The article features an analysis of a set of measures of government support for socially oriented nonprofit organizations (SO NPOs) enacted in 2009 – 2013 in Russia. The analysis is aimed at assessing this Russian regulatory framework designed to channel government support to SO NPOs by comparing it with tools of government employed to facilitate cross-sector partnership in the delivery of social services in selected foreign countries. For a theoretical framework of the investigation of interaction between government and SO NPOs we rely on the demand / supply model and in particular on the theory of market and government “failure”. The employed empirical material includes full-text versions of relevant Russian Federal norms and regulations, selected matching documents of foreign countries as well as data of sociological surveys of Russian NPOs conducted by NRU HSE. Firstly, principles used by Russian law-makers to define legally the subsector of SO NPOs are investigated. The analysis of tools of government support introduced by the enacted norms and regulations is then arranged by major form of support: financial, transfer of property rights, tax incentives etc. Data is featured on the scope of government support for SO NOPs at the federal level of government and in part at the level of regions. International comparisons follow. Overall the set of measures discussed constitutes a serious positive innovation in Russian government practices vis-à-vis SO NPOs. It shows substantial similarity to government tool kits employed to support NPOs elsewhere in the world. This relates to criteria of legal eligibility for support and to the composition of the tool kit, which includes government subsidies / grants, tax incentives etc. There remains room for expansion of the Russian tool kit. In implementing new legal norms attention must be paid to keeping administrative barriers for access to government support reasonably low, in particular for small NPOs constituting a majority in the Russian nonprofit sector.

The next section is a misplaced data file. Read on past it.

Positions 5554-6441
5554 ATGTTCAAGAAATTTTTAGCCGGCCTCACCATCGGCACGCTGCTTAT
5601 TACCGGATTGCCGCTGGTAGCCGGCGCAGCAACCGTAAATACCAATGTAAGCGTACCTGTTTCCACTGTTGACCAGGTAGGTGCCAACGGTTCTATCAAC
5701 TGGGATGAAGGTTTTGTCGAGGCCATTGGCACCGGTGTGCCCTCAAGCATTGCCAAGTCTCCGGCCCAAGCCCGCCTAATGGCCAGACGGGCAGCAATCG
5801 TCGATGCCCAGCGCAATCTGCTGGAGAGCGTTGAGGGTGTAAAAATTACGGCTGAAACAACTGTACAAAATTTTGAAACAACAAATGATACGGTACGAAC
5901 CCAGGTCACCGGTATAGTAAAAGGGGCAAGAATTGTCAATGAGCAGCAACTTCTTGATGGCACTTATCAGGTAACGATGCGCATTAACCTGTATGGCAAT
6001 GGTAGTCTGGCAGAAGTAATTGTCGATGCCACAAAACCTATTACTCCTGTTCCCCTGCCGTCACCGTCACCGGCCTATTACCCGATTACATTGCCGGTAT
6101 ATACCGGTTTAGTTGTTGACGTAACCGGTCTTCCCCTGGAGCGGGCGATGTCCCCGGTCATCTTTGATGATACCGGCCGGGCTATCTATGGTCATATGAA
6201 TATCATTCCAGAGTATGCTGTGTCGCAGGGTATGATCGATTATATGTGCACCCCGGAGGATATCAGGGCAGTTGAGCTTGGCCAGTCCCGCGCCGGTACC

In 2006, Russia amended its competition law and added the concepts of ‘collective dominance’ and its abuse. This was seen as an attempt to address the common problem of ‘conscious parallelism’ among firms in concentrated industries. Critics feared that the enforcement of this provision would become tantamount to government regulation of prices. In this paper we examine the enforcement experience to date, looking especially closely at sanctions imposed on firms in the oil industry. Some difficulties and complications experienced in enforcement are analysed, and some alternative strategies for addressing anticompetitive behaviour in concentrated industries discussed.